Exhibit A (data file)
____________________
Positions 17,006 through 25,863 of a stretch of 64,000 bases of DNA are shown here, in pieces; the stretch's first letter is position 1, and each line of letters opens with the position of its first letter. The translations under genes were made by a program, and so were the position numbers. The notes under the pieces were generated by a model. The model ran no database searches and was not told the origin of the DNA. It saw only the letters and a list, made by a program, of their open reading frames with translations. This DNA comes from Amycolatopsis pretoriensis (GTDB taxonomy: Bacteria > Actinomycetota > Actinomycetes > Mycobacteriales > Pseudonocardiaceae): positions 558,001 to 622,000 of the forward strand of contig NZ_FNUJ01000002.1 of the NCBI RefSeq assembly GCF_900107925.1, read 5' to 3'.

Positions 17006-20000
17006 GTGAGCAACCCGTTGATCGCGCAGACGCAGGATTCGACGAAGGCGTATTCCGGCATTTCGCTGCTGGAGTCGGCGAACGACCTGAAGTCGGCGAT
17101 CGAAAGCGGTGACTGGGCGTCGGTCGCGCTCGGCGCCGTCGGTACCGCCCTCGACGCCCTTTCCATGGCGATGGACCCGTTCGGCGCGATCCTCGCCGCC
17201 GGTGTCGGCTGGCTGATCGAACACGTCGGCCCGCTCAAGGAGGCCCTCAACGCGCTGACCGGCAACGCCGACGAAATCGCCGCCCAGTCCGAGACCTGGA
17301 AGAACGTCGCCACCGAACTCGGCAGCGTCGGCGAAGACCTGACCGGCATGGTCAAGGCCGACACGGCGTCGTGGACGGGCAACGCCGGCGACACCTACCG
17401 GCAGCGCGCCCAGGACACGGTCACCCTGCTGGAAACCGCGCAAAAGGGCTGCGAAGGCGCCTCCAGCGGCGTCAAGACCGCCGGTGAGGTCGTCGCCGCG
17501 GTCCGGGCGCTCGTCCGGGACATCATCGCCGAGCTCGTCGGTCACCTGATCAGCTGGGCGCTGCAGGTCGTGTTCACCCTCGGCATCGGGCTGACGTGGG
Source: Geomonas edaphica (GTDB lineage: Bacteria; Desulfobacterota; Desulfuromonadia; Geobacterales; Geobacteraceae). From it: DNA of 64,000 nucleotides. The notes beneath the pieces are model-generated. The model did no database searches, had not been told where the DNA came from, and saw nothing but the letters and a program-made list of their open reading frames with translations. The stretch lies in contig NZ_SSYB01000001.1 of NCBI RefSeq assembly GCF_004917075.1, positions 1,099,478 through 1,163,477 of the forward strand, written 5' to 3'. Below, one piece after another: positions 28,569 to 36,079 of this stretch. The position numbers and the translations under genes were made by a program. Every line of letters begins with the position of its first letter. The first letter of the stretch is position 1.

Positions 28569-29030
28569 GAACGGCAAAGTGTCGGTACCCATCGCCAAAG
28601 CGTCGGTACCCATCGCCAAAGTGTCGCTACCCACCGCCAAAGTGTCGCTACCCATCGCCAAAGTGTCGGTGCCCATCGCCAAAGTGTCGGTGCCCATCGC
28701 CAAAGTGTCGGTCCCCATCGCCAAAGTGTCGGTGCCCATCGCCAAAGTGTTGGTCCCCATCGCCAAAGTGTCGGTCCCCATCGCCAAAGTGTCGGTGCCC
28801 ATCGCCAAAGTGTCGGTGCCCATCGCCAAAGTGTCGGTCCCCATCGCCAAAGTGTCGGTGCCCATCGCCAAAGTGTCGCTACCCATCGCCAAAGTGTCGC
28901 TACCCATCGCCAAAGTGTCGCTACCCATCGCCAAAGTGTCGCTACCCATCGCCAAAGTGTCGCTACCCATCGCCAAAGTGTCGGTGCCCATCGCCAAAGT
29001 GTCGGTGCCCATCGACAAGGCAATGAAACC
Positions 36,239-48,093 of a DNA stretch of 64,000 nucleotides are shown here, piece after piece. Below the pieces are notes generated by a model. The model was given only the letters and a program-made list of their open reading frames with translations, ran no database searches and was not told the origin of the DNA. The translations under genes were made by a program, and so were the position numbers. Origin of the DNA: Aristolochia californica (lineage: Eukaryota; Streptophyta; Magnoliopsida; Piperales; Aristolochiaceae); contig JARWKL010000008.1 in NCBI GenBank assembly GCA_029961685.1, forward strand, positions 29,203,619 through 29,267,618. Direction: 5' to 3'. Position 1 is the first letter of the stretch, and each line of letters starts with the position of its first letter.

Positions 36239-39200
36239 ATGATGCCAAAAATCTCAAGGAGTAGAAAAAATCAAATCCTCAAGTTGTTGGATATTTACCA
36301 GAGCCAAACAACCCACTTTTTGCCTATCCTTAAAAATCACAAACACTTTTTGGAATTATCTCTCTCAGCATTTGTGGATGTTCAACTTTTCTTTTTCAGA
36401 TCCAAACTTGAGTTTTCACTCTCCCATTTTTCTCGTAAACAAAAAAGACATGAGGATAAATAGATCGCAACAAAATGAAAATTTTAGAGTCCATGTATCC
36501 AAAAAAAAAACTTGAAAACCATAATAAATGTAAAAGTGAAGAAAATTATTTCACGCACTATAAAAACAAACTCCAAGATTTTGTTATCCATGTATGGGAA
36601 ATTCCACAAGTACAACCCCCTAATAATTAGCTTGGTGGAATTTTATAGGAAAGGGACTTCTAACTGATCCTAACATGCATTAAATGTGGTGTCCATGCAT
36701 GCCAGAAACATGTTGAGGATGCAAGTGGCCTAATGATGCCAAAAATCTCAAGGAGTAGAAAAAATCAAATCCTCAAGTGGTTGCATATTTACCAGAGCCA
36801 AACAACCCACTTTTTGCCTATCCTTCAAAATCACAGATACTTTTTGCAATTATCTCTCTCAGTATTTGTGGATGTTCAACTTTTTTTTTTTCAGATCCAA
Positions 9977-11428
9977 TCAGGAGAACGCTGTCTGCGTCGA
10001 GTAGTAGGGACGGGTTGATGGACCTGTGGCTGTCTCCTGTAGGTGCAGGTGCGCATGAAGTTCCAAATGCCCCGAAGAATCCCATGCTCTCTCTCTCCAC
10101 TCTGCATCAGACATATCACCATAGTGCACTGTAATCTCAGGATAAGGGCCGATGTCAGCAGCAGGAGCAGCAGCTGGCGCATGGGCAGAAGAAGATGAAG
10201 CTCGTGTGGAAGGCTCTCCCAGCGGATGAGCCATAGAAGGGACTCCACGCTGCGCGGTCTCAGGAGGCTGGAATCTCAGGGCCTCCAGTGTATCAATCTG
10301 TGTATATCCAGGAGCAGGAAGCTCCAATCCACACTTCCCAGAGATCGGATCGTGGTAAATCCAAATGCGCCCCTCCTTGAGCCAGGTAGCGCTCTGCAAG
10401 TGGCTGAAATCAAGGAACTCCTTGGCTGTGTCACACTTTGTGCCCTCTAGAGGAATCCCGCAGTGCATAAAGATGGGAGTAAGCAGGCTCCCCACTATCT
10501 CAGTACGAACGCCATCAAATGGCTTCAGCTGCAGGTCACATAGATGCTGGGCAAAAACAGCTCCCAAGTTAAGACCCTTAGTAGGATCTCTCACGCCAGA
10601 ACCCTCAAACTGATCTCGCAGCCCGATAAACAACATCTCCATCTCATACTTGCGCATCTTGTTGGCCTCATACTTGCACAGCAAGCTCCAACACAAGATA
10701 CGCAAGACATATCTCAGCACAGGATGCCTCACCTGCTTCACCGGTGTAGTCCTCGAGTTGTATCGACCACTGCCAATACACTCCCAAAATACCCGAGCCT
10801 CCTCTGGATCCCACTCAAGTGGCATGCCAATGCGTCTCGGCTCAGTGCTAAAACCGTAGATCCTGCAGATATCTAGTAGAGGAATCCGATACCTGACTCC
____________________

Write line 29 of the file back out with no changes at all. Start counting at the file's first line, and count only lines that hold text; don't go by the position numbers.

10101 TCTGCATCAGACATATCACCATAGTGCACTGTAATCTCAGGATAAGGGCCGATGTCAGCAGCAGGAGCAGCAGCTGGCGCATGGGCAGAAGAAGATGAAG